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From dis- +‎ annul.



disannul (third-person singular simple present disannuls, present participle disannulling, simple past and past participle disannulled)

  1. To annul, do away with; to cancel.
    • 1526, Bible, tr. William Tyndale, Matthew V:
      Ye shall not thynke that I am come to disanull the lawe, or the prophets.
    • 1603, John Florio, transl.; Michel de Montaigne, chapter 40, in The Essayes, [], book I, printed at London: By Val[entine] Simmes for Edward Blount [], OCLC 946730821:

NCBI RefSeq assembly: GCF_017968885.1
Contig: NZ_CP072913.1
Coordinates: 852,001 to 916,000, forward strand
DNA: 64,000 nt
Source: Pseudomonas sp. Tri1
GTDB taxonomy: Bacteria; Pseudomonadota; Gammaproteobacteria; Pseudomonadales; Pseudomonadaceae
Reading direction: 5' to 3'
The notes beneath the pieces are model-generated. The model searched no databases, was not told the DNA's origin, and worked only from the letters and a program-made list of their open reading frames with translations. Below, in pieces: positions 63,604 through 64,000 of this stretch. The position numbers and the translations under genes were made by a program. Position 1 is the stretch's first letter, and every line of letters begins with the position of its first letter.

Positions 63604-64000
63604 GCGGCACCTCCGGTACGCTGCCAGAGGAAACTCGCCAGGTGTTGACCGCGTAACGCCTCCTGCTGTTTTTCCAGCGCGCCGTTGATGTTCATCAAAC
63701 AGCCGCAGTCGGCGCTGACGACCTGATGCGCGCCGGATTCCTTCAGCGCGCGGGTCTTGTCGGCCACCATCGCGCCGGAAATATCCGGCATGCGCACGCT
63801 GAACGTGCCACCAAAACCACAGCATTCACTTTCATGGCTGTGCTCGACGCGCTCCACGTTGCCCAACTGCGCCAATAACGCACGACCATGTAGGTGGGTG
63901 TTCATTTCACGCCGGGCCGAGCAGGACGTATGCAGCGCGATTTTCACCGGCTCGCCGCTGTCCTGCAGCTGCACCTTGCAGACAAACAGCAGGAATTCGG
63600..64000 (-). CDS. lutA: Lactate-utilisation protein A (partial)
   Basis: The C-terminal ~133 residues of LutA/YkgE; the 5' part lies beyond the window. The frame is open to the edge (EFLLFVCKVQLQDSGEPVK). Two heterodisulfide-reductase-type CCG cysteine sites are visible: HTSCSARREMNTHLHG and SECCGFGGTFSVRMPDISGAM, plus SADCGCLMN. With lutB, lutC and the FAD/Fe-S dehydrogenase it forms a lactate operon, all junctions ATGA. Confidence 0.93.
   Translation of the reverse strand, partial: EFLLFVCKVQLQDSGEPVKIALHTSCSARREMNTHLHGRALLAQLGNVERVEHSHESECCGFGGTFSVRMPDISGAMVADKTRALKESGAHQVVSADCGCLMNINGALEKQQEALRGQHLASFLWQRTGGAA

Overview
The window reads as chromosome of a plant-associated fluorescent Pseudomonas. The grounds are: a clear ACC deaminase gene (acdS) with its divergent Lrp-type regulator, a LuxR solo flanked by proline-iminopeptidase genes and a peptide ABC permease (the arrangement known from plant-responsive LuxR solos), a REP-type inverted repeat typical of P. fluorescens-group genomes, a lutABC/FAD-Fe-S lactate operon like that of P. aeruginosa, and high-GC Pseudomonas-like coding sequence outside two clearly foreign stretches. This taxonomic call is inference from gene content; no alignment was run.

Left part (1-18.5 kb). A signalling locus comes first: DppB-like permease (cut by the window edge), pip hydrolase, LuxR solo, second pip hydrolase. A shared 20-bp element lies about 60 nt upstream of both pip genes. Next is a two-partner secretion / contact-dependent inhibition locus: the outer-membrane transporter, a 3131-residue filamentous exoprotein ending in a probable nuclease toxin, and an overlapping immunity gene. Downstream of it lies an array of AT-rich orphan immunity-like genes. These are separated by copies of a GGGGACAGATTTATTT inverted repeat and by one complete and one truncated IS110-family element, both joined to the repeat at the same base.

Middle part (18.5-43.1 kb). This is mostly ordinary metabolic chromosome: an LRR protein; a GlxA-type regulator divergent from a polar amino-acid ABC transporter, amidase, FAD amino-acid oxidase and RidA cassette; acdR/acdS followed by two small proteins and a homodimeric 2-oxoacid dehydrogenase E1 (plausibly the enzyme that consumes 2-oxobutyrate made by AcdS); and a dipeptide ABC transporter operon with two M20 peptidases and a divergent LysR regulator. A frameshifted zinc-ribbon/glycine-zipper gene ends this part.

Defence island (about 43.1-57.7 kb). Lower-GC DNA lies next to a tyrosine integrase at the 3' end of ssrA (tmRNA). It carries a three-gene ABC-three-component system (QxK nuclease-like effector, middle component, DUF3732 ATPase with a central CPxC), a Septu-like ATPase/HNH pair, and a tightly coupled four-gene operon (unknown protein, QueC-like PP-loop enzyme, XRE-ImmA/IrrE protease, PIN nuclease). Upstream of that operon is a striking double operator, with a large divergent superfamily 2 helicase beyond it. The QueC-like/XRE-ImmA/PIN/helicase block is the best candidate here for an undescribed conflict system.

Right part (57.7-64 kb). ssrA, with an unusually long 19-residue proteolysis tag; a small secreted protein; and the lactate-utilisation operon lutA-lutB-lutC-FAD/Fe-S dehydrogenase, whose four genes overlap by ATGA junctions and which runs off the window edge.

But it is in our power, if not to dissanull, at least to diminish the same, through patience [].
    • 1621, Democritus Junior [pseudonym; Robert Burton], The Anatomy of Melancholy, Oxford: Printed by Iohn Lichfield and Iames Short, for Henry Cripps, OCLC 216894069; The Anatomy of Melancholy: [], 2nd corrected and augmented edition, Oxford: Printed by John Lichfield and James Short, for Henry Cripps, 1624, OCLC 54573970, (please specify |partition=1, 2, or 3):
      , II.3.6:
      it is possible [] out of mature judgment to avoid the effect, or disannul the cause, as they do that are troubled with toothache, pull them quite out.